Linux has changed the way I view computing. First of all, I’ve come to see computing not as a service we pay Microsoft or Apple to let us use but rather as a right needed to function in today’s world. Linux instills this ideal by being entirely open source. People are free to contribute to it, copy it, and alter it until their heart’s content. At the same time, most of the software designed to run on Linux can be installed for free, legally, on as many computers as you want. I currently run openSUSE on all of my computers, can type up whatever I want for class using OpenOffice, browse the web using Firefox, manage email using Thunderbird, and kill hours of free time playing the Battle for Wesnoth. I am providing these links because this software is also available for both Windows and Mac, so you should check them out, even if you’re not at all interested in installing a Linux distribution. In the meantime, if something goes wrong on my computer, I can repair or reinstall openSUSE without having to purchase another version or input a serial key. I merely have to redownload or reuse my previous installation CD. You see, I can do all the computing I need without having to pay Microsoft a dime or worry about the feds knocking down my door. I just wish more people were in the same boat.
And that is why the current raiding situation in Russia moves me so.
Read Full Post »
Man is charged with a hate crime after stabbing a Muslim New York City cab driver [via the Examiner]
A man allegedly attacked a cab driver in Manhattan Tuesday night after the cab driver identified himself as Muslim. According to police reports, the man, 21-year-old film student Michael Enright told the cabbie to “consider this a checkpoint,” then allegedly stabbed the man several times with a Leatherman tool. The driver stopped the cab, locked Enright inside and called for police. Enright has been charged with second-degree attempted murder as a hate crime, first-degree assault as a hate crime and fourth-degree criminal possession of a weapon. Those who know Enright say this is completely out of his character; police reports indicate he may have been drunk at the time.
Watching a Watchdog [via Inside Higher Ed]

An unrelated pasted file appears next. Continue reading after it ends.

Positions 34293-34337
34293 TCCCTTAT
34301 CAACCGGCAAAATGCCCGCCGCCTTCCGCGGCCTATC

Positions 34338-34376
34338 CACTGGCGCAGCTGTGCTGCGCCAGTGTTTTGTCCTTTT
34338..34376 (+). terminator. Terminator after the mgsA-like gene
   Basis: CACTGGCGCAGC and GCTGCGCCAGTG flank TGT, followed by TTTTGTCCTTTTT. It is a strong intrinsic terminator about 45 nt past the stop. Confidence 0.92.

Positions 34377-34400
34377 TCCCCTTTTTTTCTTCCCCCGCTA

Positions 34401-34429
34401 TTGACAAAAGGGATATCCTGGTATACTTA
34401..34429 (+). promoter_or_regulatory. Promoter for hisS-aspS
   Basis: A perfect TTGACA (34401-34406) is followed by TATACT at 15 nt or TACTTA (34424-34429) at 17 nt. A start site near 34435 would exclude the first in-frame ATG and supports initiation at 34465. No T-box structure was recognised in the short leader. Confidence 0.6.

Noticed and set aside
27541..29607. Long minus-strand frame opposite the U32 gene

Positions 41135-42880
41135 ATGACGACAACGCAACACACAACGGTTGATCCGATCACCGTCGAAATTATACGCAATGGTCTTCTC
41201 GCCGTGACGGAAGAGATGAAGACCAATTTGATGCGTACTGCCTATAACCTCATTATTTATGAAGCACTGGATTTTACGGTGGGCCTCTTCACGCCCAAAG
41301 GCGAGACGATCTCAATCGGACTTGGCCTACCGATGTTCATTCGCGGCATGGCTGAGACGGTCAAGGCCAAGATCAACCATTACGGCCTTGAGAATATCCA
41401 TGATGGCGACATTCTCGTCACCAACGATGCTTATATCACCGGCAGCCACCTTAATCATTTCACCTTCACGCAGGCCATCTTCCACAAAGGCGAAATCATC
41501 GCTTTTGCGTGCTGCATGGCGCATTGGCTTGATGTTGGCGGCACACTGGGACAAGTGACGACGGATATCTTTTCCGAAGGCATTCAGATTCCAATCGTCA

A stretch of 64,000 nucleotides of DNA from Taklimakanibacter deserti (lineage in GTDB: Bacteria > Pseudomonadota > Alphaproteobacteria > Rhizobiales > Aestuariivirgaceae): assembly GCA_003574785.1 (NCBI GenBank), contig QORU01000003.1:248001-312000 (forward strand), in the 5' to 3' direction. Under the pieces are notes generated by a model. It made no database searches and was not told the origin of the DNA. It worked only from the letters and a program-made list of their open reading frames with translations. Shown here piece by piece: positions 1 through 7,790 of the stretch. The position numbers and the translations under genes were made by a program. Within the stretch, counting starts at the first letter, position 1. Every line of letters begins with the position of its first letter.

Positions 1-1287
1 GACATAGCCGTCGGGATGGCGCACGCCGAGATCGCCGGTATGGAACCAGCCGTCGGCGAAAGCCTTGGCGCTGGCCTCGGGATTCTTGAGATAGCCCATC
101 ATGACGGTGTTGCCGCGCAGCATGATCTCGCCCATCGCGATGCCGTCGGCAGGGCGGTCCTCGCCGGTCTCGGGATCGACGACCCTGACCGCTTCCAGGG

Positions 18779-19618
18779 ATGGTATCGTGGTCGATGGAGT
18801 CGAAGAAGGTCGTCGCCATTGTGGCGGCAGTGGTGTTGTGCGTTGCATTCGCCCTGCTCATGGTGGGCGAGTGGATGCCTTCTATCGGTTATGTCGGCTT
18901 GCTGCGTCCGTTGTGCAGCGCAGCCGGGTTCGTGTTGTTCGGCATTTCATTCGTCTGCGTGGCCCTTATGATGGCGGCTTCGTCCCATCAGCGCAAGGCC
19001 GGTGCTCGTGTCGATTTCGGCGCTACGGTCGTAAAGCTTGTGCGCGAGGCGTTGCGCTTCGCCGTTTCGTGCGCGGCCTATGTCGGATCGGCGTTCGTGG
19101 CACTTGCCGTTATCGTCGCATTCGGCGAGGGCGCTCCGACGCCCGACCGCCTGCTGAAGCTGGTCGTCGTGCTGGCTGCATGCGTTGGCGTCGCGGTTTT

Inside Higher Ed examines the Washington Post’s position toward Kaplan, Inc., a for-profit education firm owned by the paper’s parent company. The Post recently published an editorial bashing proposed U.S. Department of Education rules regarding for-profit higher education regulation, a position some say is counter to the typically pro-regulation position of the editorial page. Although the editorial disclosed the company owns Kaplan — the major source of income for the Post — critics still say the Post had a hidden agenda.
Putin fires dart at gray whale from crossbow [via AP]
There’s really no good way to say this, so I’m just going to come right out with it. Russian President Prime Minister Vladimir Putin shot a whale with a crossbow from a rubber dinghy yesterday. “I hit it at the fourth try!” Putin yelled to reporters from the boat. Fortunately for the whale, the dart was only designed to collect a skin sample, not injure it. “Asked why he got involved, Putin simply said, ‘Because I like it. I love the nature.’” Doesn’t Putin have other things to worry about — like large swaths of Russia being on fire right now?
Stem Cell Ruling Will Be Appealed [via The New York Times]
A federal judge’s order earlier this week halting federally-funded research using embryonic stem cells will be appealed by the Justice Department, administration officials announced. Barack Obama lifted the executive ban on funding stem cell research upon assuming office. Although some projects already underway may continue, National Institutes of Health officials said they feared more than 80 projects with $54 million in funding are in jeopardy. “This decision has the potential to do serious damage to one of the most promising areas of biomedical research, just at the time when we were really gaining momentum,” said NIH Director Dr. Francis S. Collins.
Read Full Post »